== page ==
What are the best communities for healthy eating

Milk and dairy products provide a readily available protein, vitamin B.2, and calcium. Sea fish provides you with iodine and oily fish with valuable omega-3 fatty acids. Meat contains readily available iron as well as selenium and zinc. However, meat and especially sausage also contain unfavorable ingredients.

Only foods of animal origin contain significant amounts of available vitamin B12. If you eat little or no animal foods, you have to make sure you get vitamin B.12 to be taken in addition.

Eat milk and dairy products daily

Yoghurt, buttermilk, kefir, quark or cheese - these are just a few examples of products made from milk. Milk and dairy products are offered in such a variety that everyday consumption is very easy.

Regular consumption of milk and dairy products supports bone health and is also linked to a reduced risk of colon cancer. Current findings also suggest that the daily consumption of one serving of fermented milk products (approx. 150 g / day) such as yogurt, kefir or buttermilk could reduce the risk of type 2 diabetes mellitus.

Eat fish once or twice a week

High-fat fish is of particular importance for cardiovascular health and reduces the risk of stroke.

  • Fat fish like salmon, mackerel and herring contain long-chain omega-3 fatty acids (DHA and EPA). The native freshwater fish such as trout and carp are also good sources of these fatty acids.
  • sea ​​fish like cod or redfish, it also contains iodine. As a component of the thyroid hormones, iodine fulfills vital functions.

Seldom eat meat and sausages

As part of a full-fledged diet, a small amount of meat can help provide essential nutrients. A weekly amount of meat and sausage of a total of 300 g for adults with low calorie requirements up to 600 g for adults with high calorie requirements is sufficient.

To classify: A portion of meat can weigh 100 to 150 g. A slice of cold cuts, ham or aspic can weigh between 15 and 25 g.

In the case of meat, the distinction between red and white meat is also important.

  • Red meat is the meat of beef, pork, lamb or sheep and goat.
  • White meat the meat of poultry is like chicken.

Those who eat a lot of red meat and sausage have a higher risk of colon cancer. According to the current state of knowledge, there is no relationship to cancer for white meat.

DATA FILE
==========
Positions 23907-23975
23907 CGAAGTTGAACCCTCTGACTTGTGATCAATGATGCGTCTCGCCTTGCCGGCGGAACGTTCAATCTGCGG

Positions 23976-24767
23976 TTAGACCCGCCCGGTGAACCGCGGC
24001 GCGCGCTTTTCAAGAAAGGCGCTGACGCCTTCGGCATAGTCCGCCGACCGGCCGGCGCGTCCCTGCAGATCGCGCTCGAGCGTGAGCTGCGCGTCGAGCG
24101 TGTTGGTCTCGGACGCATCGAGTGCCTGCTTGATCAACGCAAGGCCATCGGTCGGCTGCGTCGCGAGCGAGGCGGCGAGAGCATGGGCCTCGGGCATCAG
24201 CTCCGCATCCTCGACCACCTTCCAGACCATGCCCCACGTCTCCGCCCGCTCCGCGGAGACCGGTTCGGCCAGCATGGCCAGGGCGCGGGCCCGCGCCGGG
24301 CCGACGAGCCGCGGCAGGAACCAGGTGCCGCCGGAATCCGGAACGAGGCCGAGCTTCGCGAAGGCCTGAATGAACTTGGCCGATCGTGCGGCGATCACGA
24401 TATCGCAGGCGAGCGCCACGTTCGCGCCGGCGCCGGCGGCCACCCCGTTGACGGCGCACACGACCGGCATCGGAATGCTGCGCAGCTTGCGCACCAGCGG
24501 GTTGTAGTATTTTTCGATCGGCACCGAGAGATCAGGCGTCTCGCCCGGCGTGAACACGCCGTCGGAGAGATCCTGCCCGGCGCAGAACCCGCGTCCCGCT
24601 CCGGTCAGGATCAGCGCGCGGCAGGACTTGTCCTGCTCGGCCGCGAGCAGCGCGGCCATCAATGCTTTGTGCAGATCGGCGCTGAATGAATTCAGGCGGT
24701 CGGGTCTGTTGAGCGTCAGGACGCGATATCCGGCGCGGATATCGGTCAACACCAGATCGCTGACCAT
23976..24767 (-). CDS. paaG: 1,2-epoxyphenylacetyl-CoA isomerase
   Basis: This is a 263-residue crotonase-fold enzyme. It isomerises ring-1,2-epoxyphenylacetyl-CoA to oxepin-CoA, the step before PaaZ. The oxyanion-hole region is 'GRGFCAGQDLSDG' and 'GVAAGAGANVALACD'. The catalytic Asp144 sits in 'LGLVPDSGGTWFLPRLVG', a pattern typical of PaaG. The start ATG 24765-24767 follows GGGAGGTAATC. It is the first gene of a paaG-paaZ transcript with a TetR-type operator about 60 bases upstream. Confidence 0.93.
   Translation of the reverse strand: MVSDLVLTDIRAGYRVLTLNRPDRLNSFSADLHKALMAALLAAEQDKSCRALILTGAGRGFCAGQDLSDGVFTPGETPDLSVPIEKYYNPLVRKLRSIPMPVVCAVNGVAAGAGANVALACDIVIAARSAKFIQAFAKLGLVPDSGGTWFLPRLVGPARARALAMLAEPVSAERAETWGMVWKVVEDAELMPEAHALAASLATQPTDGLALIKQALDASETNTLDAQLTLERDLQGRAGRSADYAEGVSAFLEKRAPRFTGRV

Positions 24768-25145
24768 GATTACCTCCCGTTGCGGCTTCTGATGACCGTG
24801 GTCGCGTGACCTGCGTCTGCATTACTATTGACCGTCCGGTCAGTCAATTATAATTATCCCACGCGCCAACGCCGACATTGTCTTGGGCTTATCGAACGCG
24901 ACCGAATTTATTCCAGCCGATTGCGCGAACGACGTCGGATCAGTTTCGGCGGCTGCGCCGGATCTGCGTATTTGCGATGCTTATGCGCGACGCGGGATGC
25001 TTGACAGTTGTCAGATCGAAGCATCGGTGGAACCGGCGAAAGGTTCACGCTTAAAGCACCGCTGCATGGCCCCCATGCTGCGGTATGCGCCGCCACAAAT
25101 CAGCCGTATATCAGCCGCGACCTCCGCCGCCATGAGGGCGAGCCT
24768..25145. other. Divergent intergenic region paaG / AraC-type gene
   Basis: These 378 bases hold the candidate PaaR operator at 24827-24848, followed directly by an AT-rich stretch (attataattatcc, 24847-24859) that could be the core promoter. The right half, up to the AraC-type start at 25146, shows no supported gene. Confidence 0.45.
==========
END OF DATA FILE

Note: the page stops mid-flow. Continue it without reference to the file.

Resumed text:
Now and then eggs

Eggs are a good source of high quality protein as well as a number of essential nutrients (e.g. fat-soluble vitamins). At the same time, the egg yolk is rich in fat and cholesterol. For this reason, consuming too much eggs was seen as critical for a long time. However, recent studies examining the relationship between the number of eggs eaten and the risks for various diseases show conflicting results. Accordingly, no upper limit for the consumption of eggs can currently be derived. However, an unlimited amount is not recommended as part of a plant-based diet.

Eggs can complement your diet and be part of a wholesome diet - but plan your consumption consciously.

Tips

If you at Milk and dairy products Want to save calories,

  • choose the low-fat dairy products such as skimmed quark, milk and yoghurt with 1.5% fat or semi-hard cheese with 30% fat i. Tr. (In the dry matter).
  • Prepare the pure dairy products yourself with fruit, vegetables or herbs and spices according to your taste. The heavily processed dairy products such as B. Fruit quark, yoghurt and mixed milk drinks (e.g. cocoa) often contain a lot of added sugar.

Choose at meat and sausage the low-fat variants. Meat cuts such as the upper and lower shell, fillet or hips are low in fat. Low-fat sausages are z. B. poultry sausage, turkey breast, roast or aspic cold cuts and ham (without fat rim).

sustainability

Eating less animal-based foods - especially red meat - not only has health benefits, but also reduces the negative impact on the environment and climate. In the production of animal-based foods, the consumption of resources and the emission of harmful greenhouse gases are higher than in the production of plant-based foods.

Choose fish from sustainable fishing or sustainably operated aquaculture. The Marine Stewardship Council (MSC) and Aquaculture Stewardship Council (ASC) labeling as well as organic certifications such as the Naturland “wild fish” seal offer help with shopping. You can find practical information on buying fish from Greenpeace and the WWF.